Almost everything associated with my 20-plus years working as a sportswriter in the newspaper industry is packed in a box that sits in a dark corner of the basement. What you see is just a small sample of it.
I’m really proud of some of this stuff. I was in the press box in 2001 for the Milwaukee Brewers’ first regular-season game at their then-brand spanking new ballpark. The sports information directors of the NCAA Division III conference I covered thought my prose was good enough to bestow on me a very nice plaque. There is a stack of emails and thank-you cards from readers and people I’d interviewed, and invitations to high school graduation parties from young adults I’d seen grow as both athletes and people. And, there is my farewell column. My goodbye to the only real job I’d ever had (I try to block out the six months I worked at McDonalds, and my one evening working as a third-shift security guard).
Ten years. Has it really been 10 years since I left the profession that took me to four different newspapers in the Midwest and had me enamored from the moment I’d first walked into the newsroom of my hometown paper as a 17-year-old high school senior, eager to take prep football scores and statistics over the phone? Has it really been a decade since I went from getting paid to watch track and field and football to being the one who is running after, and sometimes getting tackled by, a dynamo of a teenager whose strength and challenges know no bounds?
And the subject matter I typically write about now – Nolan, Autism, and the way Cindy and I deal with it? It was so much easier for me to get a high school softball player to describe how she threw the perfect riseball that frustrated batters. I got pretty good at describing what had happened at a sporting event. Now I hope people are being informed, and even entertained, when I write about topics such as taking Nolan to the dentist or on a walk around the neighborhood.
Those of you who read on a regular basis the entries Cindy and I post know our story, as do the people who have known us for years. Nolan was diagnosed with Autism when he was 2½. I worked second shift, always leaving for the office before Cindy got home from work, and I seldom had a Saturday off. And there always was the chance Nolan either still would be awake when I got home, or he would wake up a couple hours after my head had finally hit the pillow.
Cindy and I faced a lot of unknowns those first couple of years after Nolan’s diagnosis. As happy as I was when we paid off our mortgage in 2010 and I gave my notice, I wondered what my future held as I sat at my office computer in late June and began writing about why I was leaving journalism. How would I adjust to my new life as a stay-at-home father?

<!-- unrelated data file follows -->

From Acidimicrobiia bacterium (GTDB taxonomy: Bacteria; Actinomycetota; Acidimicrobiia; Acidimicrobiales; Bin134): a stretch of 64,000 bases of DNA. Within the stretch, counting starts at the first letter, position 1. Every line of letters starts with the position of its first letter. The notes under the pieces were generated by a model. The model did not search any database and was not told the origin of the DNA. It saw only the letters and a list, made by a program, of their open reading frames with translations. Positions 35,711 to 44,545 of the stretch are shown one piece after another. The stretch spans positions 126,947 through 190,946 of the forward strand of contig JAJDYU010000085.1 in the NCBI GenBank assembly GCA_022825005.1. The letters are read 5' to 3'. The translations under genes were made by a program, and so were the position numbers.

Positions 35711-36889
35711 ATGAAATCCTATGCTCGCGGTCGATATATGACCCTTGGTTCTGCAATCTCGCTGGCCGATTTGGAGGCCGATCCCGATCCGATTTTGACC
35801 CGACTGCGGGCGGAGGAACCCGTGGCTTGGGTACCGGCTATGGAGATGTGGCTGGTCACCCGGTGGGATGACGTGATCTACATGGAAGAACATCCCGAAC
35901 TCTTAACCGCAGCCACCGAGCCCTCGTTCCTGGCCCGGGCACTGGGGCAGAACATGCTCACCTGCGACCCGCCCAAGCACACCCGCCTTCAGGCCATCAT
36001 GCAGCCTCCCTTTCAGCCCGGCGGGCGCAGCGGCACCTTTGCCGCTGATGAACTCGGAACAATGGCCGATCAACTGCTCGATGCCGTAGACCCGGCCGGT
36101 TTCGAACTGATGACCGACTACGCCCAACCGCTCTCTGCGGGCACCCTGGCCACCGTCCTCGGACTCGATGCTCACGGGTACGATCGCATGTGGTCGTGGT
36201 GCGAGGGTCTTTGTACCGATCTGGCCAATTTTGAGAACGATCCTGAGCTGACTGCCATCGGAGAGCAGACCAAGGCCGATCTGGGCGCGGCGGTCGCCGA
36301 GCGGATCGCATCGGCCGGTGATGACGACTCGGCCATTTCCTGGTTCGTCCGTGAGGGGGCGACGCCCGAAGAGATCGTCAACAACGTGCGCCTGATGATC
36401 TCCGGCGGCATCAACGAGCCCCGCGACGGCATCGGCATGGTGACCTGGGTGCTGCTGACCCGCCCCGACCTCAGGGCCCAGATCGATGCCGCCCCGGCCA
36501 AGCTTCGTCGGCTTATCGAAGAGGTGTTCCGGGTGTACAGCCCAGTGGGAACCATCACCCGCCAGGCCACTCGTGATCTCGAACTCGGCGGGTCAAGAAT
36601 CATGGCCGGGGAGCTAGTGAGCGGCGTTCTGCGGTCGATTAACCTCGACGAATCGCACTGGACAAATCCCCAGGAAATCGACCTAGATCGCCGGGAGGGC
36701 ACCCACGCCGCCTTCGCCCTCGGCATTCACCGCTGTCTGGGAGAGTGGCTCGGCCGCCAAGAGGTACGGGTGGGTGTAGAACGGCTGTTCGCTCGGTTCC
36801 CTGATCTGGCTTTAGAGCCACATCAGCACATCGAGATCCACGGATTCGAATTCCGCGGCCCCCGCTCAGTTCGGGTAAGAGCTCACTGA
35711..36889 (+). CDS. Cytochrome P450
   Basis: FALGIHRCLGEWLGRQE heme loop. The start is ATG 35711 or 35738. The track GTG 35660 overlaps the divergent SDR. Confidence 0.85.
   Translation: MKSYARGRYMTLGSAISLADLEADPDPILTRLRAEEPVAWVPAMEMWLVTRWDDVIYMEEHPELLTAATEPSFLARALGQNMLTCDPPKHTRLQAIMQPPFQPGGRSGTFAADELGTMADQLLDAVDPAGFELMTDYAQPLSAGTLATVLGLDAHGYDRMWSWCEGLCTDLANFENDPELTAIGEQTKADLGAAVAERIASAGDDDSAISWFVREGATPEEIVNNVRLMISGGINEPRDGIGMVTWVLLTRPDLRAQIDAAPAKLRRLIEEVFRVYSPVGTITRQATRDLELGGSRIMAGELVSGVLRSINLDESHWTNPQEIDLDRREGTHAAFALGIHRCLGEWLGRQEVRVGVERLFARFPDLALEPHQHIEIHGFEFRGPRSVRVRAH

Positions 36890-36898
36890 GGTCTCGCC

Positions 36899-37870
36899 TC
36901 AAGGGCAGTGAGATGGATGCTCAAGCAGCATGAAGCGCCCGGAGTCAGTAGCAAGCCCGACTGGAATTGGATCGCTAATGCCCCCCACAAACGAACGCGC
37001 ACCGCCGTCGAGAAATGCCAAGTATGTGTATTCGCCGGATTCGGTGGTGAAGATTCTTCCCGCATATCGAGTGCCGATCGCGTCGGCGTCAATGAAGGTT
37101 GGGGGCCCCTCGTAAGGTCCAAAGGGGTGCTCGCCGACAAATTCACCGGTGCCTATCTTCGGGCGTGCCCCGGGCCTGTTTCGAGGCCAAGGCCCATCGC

Ten years on, I couldn’t imagine any other life.
It’s no exaggeration to say the night I told my boss I was leaving and my last night on the job are two of the happiest days of my life, ranking up there with my first date with Cindy, our wedding day, and the day Nolan was born. The collapse of the newspaper industry is comparable to the sinking of the Titanic, and I’m happy I jumped in a lifeboat and rowed away as fast as I could when I did. I very seldom read or watch local media outlets anymore, and I stopped following local sports years ago. When professional sports eventually return to the airwaves, chances are I’ll see there is an “American Pickers” marathon on the History Channel or hopefully spending a weekend afternoon at a flea market.
So why revisit a piece of my past I admittedly was ecstatic to leave behind? There were a lot of positives associated with being a journalist for a significant portion of my life. The people I met over two-plus decades – athletes, parents, coaches – are some of the finest folks I’ve ever had the pleasure of knowing.
I’m Facebook friends with a few of them. Most of them are married. A few of them are parents now. I feel like an enthusiastic uncle when I see their wedding pictures or the photo of their happy toddler who has just learned to crawl. I was out on my morning run a few weeks ago when I saw a young lady who was a cross country and track standout for her high school and earned a scholarship to the University of Michigan. She’s married now and expecting her first child soon. I ignored social distancing protocol and went over to congratulate her, all the while thinking, “Weren’t you 17 just a few weeks ago?”
My job made me grow up a lot over the course of two decades. I struggled to come up with enough questions to ask when I first started out. In a matter of a few years, my editors had entrusted me to drive to Green Bay, cover Packers games at Lambeau Field, attend postgame press conferences and interview players in the locker room, and write three or four stories on deadline. If you can handle being in a car for four hours, sifting through a small book’s worth of statistics and quotes, and keep your composure after a Packers player slaps you on the ass after giving you a long-winded answer to a question and telling you to go talk to one of his teammates, you can handle anything.
When Nolan was a baby, I had visions of eventually taking him with me when I covered sporting events. And maybe if the sports gods blessed him, people would be reading about his athletic prowess by the time he reached high school. By the time I wrote my farewell column, I hoped that one day I could show him the work I’d done as a sportswriter and he’d be proud of me. Even though he can’t tell me, I think all he cares about is that I’ve been there for him.
I’m very content with the role I’ve had the last 10 years. And even though it’s fun to revisit the past from time to time, I’m content to leave it in that box in the basement.
NOTE: If you would like to read my farewell column from 2010, here is the link: https://lacrossetribune.com/sports/kirk-bey-goodbye-for-a-great-reason/article_47005ffa-801b-11df-9721-001cc4c002e0.html